In this 10 part series, we explore the Ten Components (ten behaviours) of The Thinking Environment® (Nancy Kline), and how understanding and practicing these behaviours has positively impacted my relationships and interactions with others.
Principle: “Unexpressed feelings can inhibit good thinking.”
Emotion is a subjective reaction to an experience. It is not a reality, only our perception of reality, related to the perceived impact it has on us based from our life experiences. In this way, the same experience can evoke a different feeling in different people and of different magnitudes. I think this variation in the human experience of feelings is what makes us so fearful of where someone’s mind-set is when they have unexpressed feelings.
I am an emotional person, reacting to situations (generally) more than others. Knowing this, I tend to hide my true emotions which can shut me down. This in turn results in me not being fully present in a meeting and feeling disconnected. My behaviour then then indicates to others in the meeting that something in not quite right with me, yet they don’t know what it is. This becomes a cycle not only affecting me and my thinking, but affecting others level of being present and focused in a meeting as well.
Knowing that one can use this Component to at least enlighten others that something is amiss (keeping to a respectful amount of detail and not oversharing) does put others at ease too and for me – feels like a weight is off my shoulder and I don’t have to pretend anymore or use the “I am fine” line, so often used to hide feelings. Then I can and do engage more fully.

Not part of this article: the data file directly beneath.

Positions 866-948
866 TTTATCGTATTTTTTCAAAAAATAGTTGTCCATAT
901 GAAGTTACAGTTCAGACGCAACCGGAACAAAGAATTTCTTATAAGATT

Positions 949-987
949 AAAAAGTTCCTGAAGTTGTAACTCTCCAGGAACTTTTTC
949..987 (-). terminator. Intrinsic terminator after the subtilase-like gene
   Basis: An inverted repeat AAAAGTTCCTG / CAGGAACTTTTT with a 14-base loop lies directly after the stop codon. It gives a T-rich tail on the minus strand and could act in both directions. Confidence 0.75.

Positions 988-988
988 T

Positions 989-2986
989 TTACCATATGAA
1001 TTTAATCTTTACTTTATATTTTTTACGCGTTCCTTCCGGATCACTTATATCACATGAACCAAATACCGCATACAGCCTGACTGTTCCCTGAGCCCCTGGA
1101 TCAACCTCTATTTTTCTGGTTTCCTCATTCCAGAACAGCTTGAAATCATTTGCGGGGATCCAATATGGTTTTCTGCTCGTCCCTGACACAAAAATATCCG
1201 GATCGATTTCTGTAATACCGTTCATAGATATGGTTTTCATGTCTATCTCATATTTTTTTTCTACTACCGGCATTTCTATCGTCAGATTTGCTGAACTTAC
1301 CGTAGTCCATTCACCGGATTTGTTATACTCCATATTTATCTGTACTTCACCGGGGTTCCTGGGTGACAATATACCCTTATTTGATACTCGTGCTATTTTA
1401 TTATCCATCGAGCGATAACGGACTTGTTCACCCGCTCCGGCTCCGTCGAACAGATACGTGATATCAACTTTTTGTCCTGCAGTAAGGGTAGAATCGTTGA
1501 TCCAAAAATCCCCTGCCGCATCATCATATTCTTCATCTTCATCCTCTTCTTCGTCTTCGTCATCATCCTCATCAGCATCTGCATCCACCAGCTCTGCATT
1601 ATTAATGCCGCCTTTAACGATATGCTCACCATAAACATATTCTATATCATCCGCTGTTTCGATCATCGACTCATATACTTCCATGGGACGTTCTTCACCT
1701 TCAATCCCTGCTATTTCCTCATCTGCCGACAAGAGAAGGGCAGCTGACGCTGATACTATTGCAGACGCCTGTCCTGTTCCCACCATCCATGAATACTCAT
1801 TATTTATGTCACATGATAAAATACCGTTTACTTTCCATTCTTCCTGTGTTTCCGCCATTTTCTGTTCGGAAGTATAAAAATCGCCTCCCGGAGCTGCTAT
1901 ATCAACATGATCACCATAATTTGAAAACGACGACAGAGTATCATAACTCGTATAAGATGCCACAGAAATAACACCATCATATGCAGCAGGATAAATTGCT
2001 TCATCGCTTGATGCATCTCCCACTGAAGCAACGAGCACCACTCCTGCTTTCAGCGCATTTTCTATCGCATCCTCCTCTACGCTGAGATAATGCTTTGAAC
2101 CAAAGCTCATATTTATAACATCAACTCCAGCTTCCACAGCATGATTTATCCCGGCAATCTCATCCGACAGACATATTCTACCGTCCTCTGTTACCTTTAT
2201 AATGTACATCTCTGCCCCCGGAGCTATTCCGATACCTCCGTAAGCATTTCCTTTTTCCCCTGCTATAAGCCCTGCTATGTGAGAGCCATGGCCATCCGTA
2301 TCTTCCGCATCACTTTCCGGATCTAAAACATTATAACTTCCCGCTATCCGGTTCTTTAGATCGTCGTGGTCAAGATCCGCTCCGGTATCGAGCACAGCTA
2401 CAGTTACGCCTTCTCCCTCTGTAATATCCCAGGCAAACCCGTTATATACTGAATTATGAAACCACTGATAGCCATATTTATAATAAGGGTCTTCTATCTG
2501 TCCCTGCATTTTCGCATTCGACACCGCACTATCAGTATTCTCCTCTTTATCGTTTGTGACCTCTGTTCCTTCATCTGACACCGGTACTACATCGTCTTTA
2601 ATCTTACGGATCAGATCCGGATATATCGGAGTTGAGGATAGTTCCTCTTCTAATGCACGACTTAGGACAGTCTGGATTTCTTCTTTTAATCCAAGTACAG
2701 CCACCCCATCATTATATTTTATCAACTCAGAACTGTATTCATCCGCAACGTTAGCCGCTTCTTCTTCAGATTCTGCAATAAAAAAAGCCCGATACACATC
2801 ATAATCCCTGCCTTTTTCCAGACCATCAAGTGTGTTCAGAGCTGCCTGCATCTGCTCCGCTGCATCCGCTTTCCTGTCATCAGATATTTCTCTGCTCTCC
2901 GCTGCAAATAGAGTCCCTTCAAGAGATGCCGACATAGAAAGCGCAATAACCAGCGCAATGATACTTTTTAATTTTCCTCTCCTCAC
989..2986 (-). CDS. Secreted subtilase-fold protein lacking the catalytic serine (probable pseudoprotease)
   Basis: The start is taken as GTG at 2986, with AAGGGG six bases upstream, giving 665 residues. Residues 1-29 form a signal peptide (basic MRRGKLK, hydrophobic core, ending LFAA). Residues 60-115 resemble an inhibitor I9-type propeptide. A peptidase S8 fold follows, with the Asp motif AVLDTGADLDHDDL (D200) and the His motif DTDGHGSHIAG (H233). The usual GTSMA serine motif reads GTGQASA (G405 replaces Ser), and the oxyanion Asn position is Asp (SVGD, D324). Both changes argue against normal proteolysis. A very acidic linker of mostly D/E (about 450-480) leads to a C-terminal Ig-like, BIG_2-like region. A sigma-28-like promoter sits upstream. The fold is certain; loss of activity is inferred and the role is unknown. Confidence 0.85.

I feel one needs to embrace that feelings are a reaction to an event, and we all experience these reactions differently. Understanding this helps us to help others open up and express where they are without judgment in a calm and welcoming way. This will also bear homage to the first six Components of: firstly, Attention and Encouragement– by acknowledging they might have feelings that are hindering them and inviting them to express what they need to, to continue; secondly, Equality – allowing them the freedom to express themselves, even if you don’t share the feelings or haven’t had the same experience; thirdly, Ease – being created simply by the process of them expressing their feelings and re-igniting their thinking; and lastly, Appreciation – by re-enforcing that their experience matters, which in turn means that they matter.
As we go through all Ten Components (behaviours), you will see how they all work hand-in-hand with each other, yet each one is so powerful on its own. PocketAdvisor helps you navigate the complex world of relationships, enrol for one of our Programs today!